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Sep 28, 2011 at 11:52 PM Author: Medved
@don93: I see what you mean... Capacitors are usually +/-5%, but I would rather blame the "leakage" inductance: It does require a shunt with quite small gaps on each side, whle this gap is what steer the inductance. And it is this gap, what suffer most from manufacturing inaccuracies, as with the 1mm gap the 100um error create 10% shift in the inductance, while on fluorescents the gap is usually smaller.
Cutting the material is not as big problem, it could be done in a cheap way in 10um accuracy, what are percents in the inductance.
As the core is not solid piece of iron, but stack of rather tin foils, the accuracy of their assembly into the stack is, what finally matter (if the plates are shifted compare to others, the gap is reduced and the shifted edges saturate earlier and overheat).
And in the typical US ballast design the magnetic shunt is placed between the center and the side legs, what is very difficult to align.
To maintain the gap, paper spacers are used, but these are not able to even out the stack, it rather tear itself...

No more selfballasted c***

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Sep 29, 2011 at 02:35 PM Author: jason_m
I never really liked the "wraparound" fixtures, they run hot. Not only can they kill ballasts, but the lamps will depreciate faster. The only thing I can suggest is running 4 lamp fixtures with one ballast/two lamps.

I used to get full power lamps from GE Supply from $2 to $2.50, I think they're staying in the low $2 now that they're a bit more common though.

For people doing maintenance for buildings, you shouldn't be buying supplies from retail stores. That tells me you're inexperienced. If you were experienced, you would know where to buy.
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Sep 29, 2011 at 02:54 PM Author: Ash
There are wraparounds that are made like a normal batten with wrap around the lamp, so that the ballast is not in the same hot space

Though i'd prefer louvers they allow cool air in and reduce glare
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Sep 29, 2011 at 04:21 PM Author: nogden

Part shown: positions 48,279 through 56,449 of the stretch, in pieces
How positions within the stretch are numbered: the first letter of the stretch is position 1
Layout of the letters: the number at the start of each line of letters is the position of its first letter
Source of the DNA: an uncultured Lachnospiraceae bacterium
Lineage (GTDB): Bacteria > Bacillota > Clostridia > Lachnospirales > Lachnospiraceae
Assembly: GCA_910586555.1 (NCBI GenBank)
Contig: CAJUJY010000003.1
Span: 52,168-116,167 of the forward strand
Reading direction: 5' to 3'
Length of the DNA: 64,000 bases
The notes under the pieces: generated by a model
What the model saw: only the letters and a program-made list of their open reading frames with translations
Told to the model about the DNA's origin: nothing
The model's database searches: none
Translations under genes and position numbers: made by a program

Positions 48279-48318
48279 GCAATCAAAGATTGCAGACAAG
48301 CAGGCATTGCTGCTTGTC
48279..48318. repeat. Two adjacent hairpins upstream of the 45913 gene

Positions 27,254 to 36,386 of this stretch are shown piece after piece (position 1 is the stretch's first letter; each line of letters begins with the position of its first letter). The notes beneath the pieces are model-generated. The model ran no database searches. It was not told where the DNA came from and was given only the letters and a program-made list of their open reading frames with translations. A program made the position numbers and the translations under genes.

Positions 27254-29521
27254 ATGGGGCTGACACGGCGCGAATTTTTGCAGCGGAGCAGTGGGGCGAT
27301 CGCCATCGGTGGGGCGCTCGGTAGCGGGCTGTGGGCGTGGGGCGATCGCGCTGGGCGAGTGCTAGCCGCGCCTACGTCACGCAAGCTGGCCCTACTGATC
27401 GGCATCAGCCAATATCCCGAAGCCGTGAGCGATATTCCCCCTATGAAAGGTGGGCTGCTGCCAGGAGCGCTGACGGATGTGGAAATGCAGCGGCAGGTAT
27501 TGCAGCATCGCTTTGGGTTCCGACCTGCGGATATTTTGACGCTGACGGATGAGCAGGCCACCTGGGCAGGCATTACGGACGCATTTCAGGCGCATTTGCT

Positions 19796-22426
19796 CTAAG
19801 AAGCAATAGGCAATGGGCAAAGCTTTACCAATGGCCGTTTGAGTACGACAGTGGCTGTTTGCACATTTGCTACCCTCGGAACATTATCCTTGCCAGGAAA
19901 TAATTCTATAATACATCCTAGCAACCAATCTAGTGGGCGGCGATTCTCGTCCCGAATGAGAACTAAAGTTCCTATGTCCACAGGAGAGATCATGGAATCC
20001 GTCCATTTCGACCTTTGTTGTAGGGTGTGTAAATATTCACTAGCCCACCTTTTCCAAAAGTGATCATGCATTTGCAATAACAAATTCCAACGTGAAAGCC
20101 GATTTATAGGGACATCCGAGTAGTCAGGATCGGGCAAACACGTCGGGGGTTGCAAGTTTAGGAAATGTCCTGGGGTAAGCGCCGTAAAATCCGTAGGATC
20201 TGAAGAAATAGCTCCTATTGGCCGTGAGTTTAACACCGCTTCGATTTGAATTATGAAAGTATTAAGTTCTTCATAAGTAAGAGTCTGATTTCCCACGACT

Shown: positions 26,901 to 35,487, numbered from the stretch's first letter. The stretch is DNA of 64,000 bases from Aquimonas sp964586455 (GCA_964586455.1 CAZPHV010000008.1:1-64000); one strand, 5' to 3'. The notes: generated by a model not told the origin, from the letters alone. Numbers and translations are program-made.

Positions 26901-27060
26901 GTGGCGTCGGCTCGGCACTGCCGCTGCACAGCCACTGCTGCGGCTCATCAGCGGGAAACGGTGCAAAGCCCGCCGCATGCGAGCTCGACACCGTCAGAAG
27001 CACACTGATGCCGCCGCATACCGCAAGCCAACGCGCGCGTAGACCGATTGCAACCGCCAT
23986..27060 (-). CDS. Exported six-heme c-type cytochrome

@jason_m, I would buy the lamps wholesale, but when I can get them cheaper at retail, why would I spend more to buy them wholesale? I've been working with an electrical supplier for years, but if I can buy it cheaper somewhere else, I will. The best deal my supplier can give me is $3.07 per tube (I just checked again). Menards charges $12.99 per ten pack. Sometimes they are on sale for $9.99. So, that's where I buy them!
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Sep 29, 2011 at 04:28 PM Author: Powell
If your wholesaler is charging that .... he should hear 2 words from you : YOU'RE FIRED !!

Find another wholesaler !

NNNN!

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Sep 29, 2011 at 04:38 PM Author: nogden
They all charge about the same in the area. There are three suppliers within an hour's drive, and they are all about the same. Sometimes they are ridiculously cheap, other times not. I think they are all trying to push T8 as much as possible.
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Sep 29, 2011 at 04:52 PM Author: jason_m
You're right, the local supply houses are a bit overpriced around here as well. I mentioned GE Supply. There are a bunch more with websites if you use a search engine. I liked GE Supply b/c they had their own truck fleet so there weren't any issues with UPS busting up the lamps.
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Sep 29, 2011 at 05:20 PM Author: Powell
Nelson,

Then they are ALL overcharging !!


Powell

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nogden
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Sep 29, 2011 at 05:51 PM Author: nogden
I'll have to look at GE Supply again. I've never used them. A few years ago, I priced out some lamps, but wasn't impressed. I'll check them out again!
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Dec 21, 2011 at 08:10 AM Author: Alights
@Don: seems that the old full power ballasts are consistent and long lasting compared to the newer watt reducer ballasts , that is if they're used with F40 lamps